Defense Secretary Ashton Carter denied that he was trying to slow down President Obama’s rush to close Guantanamo, arguing that “from the day I was nominated to be secretary of Defense” he thought “on balance it would be a good thing to close Gitmo.”
Several detainee transfers have been announced since the start of the year, including two announced last Thursday: one to Bosnia and Herzegovina and one to Montenegro.
That leaves 91 detainees at Gitmo. In his State of the Union address, Obama vowed to close the prison — something he first promised to do in an address to a joint session of Congress in 2009.
“I completely agree with President Obama about that,” Carter insisted in an interview with CNN. “But here’s the issue: There are people in Gitmo who are so dangerous that we cannot transfer them to the custody of another government no matter how much we trust that government. I can’t assure the president that it would be safe to do that.”
“So the reality is that this portion of the Gitmo population has to be incarcerated somewhere, has to be detained somewhere,” he added. “So if we’re going to close Gitmo, which I think would be a good thing to do on balance, I would prefer not to leave this to the next secretary of Defense and the next president. We need to find another place.”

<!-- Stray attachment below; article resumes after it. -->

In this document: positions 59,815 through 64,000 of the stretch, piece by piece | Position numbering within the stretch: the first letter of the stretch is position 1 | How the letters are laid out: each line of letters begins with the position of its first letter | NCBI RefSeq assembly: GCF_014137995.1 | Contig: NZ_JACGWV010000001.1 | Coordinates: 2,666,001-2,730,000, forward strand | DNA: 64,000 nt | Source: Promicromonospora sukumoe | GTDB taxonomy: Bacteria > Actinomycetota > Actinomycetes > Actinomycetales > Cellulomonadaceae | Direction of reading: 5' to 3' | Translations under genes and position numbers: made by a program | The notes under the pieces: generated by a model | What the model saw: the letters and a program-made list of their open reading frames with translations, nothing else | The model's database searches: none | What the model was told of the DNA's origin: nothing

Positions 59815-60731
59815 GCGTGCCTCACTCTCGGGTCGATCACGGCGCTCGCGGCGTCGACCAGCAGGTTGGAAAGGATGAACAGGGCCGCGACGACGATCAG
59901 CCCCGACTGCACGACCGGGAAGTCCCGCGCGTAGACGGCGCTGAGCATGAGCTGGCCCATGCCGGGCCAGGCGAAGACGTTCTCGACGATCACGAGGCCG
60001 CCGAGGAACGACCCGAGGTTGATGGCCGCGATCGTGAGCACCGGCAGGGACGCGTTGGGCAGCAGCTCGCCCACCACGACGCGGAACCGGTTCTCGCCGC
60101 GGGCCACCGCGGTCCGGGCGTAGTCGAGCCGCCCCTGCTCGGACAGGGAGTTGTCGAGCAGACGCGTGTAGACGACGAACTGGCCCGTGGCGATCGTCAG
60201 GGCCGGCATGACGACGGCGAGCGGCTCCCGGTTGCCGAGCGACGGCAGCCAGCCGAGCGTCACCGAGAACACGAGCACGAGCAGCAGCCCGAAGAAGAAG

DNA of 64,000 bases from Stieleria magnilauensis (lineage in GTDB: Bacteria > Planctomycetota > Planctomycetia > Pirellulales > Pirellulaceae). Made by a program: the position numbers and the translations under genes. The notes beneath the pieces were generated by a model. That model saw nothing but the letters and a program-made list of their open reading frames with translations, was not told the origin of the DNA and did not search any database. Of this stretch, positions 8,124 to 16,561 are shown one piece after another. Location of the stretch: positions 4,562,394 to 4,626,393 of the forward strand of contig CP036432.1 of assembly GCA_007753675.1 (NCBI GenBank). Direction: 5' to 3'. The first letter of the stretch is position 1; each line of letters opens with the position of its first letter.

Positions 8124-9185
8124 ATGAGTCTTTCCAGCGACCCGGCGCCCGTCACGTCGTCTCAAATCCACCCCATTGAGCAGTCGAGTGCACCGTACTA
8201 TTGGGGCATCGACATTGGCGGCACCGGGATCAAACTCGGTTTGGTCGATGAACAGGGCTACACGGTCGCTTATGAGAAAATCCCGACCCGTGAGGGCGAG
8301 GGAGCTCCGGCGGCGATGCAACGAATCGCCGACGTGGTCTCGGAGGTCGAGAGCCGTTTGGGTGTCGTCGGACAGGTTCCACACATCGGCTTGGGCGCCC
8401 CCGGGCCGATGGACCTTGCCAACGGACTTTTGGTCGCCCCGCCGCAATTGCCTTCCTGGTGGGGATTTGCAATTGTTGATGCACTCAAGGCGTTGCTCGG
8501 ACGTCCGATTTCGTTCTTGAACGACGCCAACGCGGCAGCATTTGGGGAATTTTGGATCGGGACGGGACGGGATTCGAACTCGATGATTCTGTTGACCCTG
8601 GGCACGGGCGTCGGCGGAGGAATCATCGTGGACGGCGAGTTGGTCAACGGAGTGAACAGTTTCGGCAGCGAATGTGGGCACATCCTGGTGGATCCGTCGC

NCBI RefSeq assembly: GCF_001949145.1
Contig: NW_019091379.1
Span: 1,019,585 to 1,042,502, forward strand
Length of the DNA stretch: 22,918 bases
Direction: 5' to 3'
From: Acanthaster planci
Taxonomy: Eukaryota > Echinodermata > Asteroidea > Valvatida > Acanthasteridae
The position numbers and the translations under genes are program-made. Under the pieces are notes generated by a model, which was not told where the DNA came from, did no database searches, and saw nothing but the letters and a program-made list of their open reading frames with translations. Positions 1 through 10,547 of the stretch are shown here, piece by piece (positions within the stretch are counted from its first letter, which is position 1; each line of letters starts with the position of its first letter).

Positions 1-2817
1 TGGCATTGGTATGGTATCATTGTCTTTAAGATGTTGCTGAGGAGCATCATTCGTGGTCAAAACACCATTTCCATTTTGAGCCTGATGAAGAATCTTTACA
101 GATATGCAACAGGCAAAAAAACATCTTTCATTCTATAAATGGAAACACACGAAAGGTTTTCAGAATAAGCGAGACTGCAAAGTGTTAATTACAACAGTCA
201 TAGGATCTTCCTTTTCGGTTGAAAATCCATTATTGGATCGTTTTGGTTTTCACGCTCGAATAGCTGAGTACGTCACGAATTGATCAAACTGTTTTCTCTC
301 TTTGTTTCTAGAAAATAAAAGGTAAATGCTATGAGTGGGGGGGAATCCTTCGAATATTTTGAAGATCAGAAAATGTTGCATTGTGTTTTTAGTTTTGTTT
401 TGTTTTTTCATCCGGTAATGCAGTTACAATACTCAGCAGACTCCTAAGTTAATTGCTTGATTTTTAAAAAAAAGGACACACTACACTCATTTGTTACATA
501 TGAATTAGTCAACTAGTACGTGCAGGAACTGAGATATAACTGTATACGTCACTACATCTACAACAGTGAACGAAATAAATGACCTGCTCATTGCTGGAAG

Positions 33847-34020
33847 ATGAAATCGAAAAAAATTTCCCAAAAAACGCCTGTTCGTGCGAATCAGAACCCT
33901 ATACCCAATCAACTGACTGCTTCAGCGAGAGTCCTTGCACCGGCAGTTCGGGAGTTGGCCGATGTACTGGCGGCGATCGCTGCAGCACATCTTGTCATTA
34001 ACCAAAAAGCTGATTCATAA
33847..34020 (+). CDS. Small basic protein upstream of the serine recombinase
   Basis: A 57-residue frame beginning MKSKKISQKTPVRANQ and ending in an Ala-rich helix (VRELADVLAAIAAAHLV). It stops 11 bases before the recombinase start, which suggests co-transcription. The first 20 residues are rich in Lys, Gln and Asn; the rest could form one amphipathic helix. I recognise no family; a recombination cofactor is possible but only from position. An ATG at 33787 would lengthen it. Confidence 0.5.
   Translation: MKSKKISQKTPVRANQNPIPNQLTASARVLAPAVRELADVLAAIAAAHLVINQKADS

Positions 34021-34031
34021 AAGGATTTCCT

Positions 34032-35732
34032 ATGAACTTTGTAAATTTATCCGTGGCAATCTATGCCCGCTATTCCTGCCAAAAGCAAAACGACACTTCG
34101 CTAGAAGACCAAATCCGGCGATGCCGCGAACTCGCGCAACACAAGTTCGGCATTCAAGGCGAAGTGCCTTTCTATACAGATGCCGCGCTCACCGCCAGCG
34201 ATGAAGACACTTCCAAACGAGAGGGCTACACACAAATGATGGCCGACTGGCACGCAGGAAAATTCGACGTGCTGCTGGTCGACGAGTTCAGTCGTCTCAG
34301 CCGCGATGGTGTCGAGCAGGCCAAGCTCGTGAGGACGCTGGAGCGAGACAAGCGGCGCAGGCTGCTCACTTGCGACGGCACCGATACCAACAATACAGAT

Much to the chagrin of Congress, Carter stressed that “would have to be in the United States.”
“So I’ve made a proposal for the president and he has indicated that he’s going to submit that to the Congress. Why is that? Because it’s against the law now to establish another detention facility,” he continued. “So therefore we have to get the support of Congress. I hope they will support a reasonable plan. We’ll have to see. But so I’m the one who has been saying it’s not a matter of one guy here and there going to one country or another.”
“Let’s be realistic about this. We’re not going to be able to close Gitmo by magically making safe everybody who’s in there. So if you want to close Gitmo you have to find another place. That’s the serious answer to a serious question.”
Carter said earlier this month that he had delivered a plan to Obama to bring the most dangerous detainees “to an appropriate, secure location in the United States.”
Sens. Tim Scott (R-S.C.), Cory Gardner (R-Colo.) and Pat Roberts (R-Kansas) know that their states have been scouted for those “appropriate” locations and have been leading a wall of opposition in the upper chamber.
“No matter how hard the president wishes it wasn’t the case, transferring dozens of dangerous terrorists to any domestic location is illegal. It is also clear that closing Guantanamo and moving the detainees to South Carolina, Kansas or Colorado will not lead to even the smallest change in the beliefs or propaganda of radical Islamic terrorists,” the senators said in a joint statement Jan. 15.
“The president’s effort to create Gitmo North at a domestic location makes our nation less secure, and places a target square on an American community,” they continued. “We stand united against any attempts to relocate these dangerous terrorists to the mainland, no matter the specific location proposed in the Department of Defense report, and will use all of the tools at our disposal to stop it from happening.”